When we return, the man-chattle have been gathered again, and they’re headed to the park. But there shall be no joy on the monkey bars. Emily’s brought them to meet her best friends, who stop just barely short of hooking car batteries to man parts.
Folks, let’s get something clear: whether or not your friends like somebody should absolutely not be a make-or-break test of whether you’ll keep somebody around. The person is dating you, not everybody you know. It’s entirely possible to harmoniously keep those two aspects of your life completely separate, and to avoid potential “incestuous” entanglements of loyalties upon a split, it’s actually preferable where possible.
I say this from experience: temper your ambitions for synergy in relationships.
Of course, it doesn’t take long before the Mother Hen Inquisition starts throwing chin music. Emily claims at first that there’s “less pressure” and it’s more about “hanging out” as the guys walk up in the park and see her hugging a football. The men rejoice at the pigskin and promises of rough-and-tumble frolic.
This is like throwing a tennis ball so the family dog will chase it right into the room where the vet’s waiting to neuter him.
Remember that dog comparison? Well as she wanders off, some sense something’s up – like seeing the master pack a suitcase and load it into a car.
Oh, but here’s a kicker! Her friends are also there and “don’t know” they’re going to meet the men, either.
Yep. ABC truly believes it’s watched solely by the mentally challenged and extremely gullible.
The men meet The Mommy Hague, and are summarily terrified. The ladies meet the men, and look like they just want to know what ABC is doing with Emily’s leftovers.
One commercial break later – including a McDonalds oatmeal ad suggesting that an old black woman is apparently too senile to visually identify a “blueberry” or “walnut” – the third-degree has begun. Increasingly, Emily’s crap is starting to come across as more trouble than it’s worth, as the ladies ask each man about their priorities, whether they’ve ever cheated and if childless, whether they’ve ever dated a single mom. One man actually brings a real, giant egg of some species up to the women. The one who shakes it deems it “disgusting.”
And it’s the men’s motherly instincts we’re questioning? She just rattled some animal mother’s infant and called it “disgusting.”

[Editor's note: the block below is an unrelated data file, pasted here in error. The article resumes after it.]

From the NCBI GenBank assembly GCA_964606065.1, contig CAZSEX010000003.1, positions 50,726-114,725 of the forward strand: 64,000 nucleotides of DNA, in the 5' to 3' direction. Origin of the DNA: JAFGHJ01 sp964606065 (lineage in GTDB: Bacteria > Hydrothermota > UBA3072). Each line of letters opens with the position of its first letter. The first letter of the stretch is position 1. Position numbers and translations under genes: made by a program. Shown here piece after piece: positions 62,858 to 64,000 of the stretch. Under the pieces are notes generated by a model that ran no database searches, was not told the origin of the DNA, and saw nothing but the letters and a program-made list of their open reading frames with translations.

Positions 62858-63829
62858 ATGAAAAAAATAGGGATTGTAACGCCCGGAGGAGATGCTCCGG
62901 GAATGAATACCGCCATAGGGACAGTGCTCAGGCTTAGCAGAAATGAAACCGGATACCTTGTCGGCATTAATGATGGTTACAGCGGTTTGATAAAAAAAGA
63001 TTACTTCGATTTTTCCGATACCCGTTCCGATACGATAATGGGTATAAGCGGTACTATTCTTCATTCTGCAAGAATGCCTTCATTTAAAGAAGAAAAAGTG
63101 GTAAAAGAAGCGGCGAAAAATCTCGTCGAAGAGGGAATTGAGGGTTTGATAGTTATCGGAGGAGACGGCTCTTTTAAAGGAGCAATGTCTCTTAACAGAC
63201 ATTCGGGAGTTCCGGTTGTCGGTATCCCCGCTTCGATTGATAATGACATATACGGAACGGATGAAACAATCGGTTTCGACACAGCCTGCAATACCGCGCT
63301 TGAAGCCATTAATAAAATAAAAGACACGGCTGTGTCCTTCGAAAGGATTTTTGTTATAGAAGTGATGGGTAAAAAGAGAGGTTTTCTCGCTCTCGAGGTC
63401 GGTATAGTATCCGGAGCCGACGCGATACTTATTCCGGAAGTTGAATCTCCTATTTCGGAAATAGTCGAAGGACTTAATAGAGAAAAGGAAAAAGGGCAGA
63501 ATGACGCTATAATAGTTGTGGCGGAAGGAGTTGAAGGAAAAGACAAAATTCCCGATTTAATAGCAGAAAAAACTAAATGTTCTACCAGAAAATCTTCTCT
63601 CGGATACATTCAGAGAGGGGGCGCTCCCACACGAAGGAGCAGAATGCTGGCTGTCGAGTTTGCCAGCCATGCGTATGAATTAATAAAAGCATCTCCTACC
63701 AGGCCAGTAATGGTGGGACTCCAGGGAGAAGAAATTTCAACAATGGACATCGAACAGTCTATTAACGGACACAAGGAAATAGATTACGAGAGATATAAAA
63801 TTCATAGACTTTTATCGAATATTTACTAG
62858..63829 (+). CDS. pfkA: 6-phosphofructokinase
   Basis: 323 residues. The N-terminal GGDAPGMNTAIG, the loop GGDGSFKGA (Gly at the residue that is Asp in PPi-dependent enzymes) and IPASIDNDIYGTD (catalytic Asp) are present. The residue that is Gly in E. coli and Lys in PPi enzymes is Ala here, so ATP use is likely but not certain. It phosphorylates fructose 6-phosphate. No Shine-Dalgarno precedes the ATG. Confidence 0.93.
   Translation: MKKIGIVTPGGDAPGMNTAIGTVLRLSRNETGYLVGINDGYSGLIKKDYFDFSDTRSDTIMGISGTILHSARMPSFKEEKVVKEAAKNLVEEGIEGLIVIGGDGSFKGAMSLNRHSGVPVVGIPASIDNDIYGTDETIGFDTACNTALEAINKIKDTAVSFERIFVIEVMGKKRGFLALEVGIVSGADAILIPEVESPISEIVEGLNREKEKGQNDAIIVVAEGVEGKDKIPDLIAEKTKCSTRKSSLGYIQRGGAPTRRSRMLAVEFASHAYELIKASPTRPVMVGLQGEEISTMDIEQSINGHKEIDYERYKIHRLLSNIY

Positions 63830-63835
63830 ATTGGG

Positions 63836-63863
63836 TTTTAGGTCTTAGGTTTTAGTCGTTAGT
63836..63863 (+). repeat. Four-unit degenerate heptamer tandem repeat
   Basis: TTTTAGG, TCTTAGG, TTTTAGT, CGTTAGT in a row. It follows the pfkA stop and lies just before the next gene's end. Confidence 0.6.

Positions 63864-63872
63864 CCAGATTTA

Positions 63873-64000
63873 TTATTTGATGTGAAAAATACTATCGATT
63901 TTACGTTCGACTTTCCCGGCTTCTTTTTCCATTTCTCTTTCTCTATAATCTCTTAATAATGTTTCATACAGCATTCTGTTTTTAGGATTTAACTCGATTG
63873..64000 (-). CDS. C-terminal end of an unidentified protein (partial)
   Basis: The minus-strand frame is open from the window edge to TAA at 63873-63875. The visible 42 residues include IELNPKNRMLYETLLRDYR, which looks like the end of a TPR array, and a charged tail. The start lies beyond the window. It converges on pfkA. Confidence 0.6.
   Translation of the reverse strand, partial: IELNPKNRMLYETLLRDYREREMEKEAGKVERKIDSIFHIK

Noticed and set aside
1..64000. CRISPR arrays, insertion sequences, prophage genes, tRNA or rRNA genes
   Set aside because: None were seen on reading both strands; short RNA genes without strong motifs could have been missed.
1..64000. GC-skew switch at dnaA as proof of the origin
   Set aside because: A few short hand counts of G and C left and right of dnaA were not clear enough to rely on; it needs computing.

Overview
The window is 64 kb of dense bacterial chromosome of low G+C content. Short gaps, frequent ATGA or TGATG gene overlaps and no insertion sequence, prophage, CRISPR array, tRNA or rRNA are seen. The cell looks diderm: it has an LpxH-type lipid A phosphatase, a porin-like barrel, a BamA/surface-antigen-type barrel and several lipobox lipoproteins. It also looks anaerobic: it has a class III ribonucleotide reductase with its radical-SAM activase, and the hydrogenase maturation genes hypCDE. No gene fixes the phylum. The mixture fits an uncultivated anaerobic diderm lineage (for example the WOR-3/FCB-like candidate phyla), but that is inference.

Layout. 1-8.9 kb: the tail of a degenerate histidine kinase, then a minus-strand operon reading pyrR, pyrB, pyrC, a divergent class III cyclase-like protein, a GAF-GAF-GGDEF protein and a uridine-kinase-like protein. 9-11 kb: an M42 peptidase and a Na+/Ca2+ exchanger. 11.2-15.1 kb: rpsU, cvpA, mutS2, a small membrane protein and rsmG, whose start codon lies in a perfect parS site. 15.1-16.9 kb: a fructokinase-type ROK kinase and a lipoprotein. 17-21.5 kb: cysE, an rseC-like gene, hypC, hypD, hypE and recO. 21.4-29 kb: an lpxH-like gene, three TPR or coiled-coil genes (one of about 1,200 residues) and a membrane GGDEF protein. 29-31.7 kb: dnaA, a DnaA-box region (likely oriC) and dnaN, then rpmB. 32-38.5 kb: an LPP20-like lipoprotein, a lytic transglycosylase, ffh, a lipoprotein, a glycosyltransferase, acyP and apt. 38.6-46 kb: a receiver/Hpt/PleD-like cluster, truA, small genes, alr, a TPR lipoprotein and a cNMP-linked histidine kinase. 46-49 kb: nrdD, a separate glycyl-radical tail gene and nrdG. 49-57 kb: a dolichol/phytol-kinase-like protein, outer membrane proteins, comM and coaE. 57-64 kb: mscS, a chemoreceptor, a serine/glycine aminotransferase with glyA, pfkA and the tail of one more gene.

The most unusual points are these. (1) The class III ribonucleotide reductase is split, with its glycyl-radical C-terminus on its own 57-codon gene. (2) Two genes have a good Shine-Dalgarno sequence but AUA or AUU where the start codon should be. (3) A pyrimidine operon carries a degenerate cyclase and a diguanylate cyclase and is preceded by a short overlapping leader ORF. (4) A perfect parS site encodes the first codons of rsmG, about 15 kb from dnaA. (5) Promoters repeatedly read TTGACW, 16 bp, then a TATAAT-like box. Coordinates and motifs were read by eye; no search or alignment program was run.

Sean makes a fantastic impression by saying that his family is faith-centered, and that kids of his own are absolutely on his To-Do list.
“Sean is like a genetic gift to the world,” Wendy said. “Then when you talk to him . . . he just gets cuter, if that’s possible.”
Emily greets them all afterward and tells them that for all their talk about being great with kids, it’s time to “put your money where your mouth is.”
With a blast of a whistle, on comes a stampede of crumb-snatchers, shrieking like velociraptors.
To their credit, the guys get into it, and a good time is had by all. The dads look to be right in their elements, but she seems particularly taken with Jef and Sean. “At this point, I need to spend more time with Emily,” Ryan says, breaking up the hen-chatter session to tell Emily that he’d be less attracted to her if she got fat after they got married.
“That’s not a good move,” Emily puts it extraordinarily mildly.
Later, the pack gets to meet with Emily over drinks, where she calls it her favorite date so far. No feeling, she does indeed say that to all her dates.
She tells Sean he made an outstanding impression, and Sean tells her he loves her friends. Also, that he’s “selective” with women.
“I’m not going to settle for anything less than the best. I haven’t dated anyone in over a year. I want someone who’s confident and knows who they are,” Sean tells Emily. He said he considers his parents, who still go out on weekly date nights, the example he’s been taking notes from for the last 28 years.
“I want the rose tonight. I don’t want the other guys even thinking they have a chance,” he tells the camera.
She tells Doug, the other top contender on this date, that she wants to get to know the whole package. He tells her that his father, an epileptic, was mistreated by the first woman he dated. It got bad enough that she left him, leaving him to care for Doug and his sister alone right up to his sudden death. That put Doug in and out of foster homes, and eventually split from his sister.
“I see him as such an awesome dad and an awesome human being,” Emily said afterward.
All the while, Tony can’t stop thinking about the son back home. The distance is starting to wear on him, and he looks like he’s not sure how much further he can go.
“What comes to mind is, should I be here?” he wonders.
Back at The Frat Ranch, everybody awaits the next one-on-one date announcement. Next to bat is….race car driver Arie. “Love is a wild ride,” she tells him.
Meanwhile, Tony get some face time with Emily to tell her that the time away from his spawn is becoming a problem. She’s definitely the one to be sympathetic, and she is. She tells him it’s harder on him than his son, and asks that he “remember that in the end, it could all really be worth it.”
Tony takes some time outside to clear his head, and talks with Doug. He admits to Doug that he’s really rethinking whether he should be away from his son if being away is making him this unhappy. Doug tells him he’s doing nothing wrong by being away a while, and that “five-year-olds have an attention span like a hummingbird.”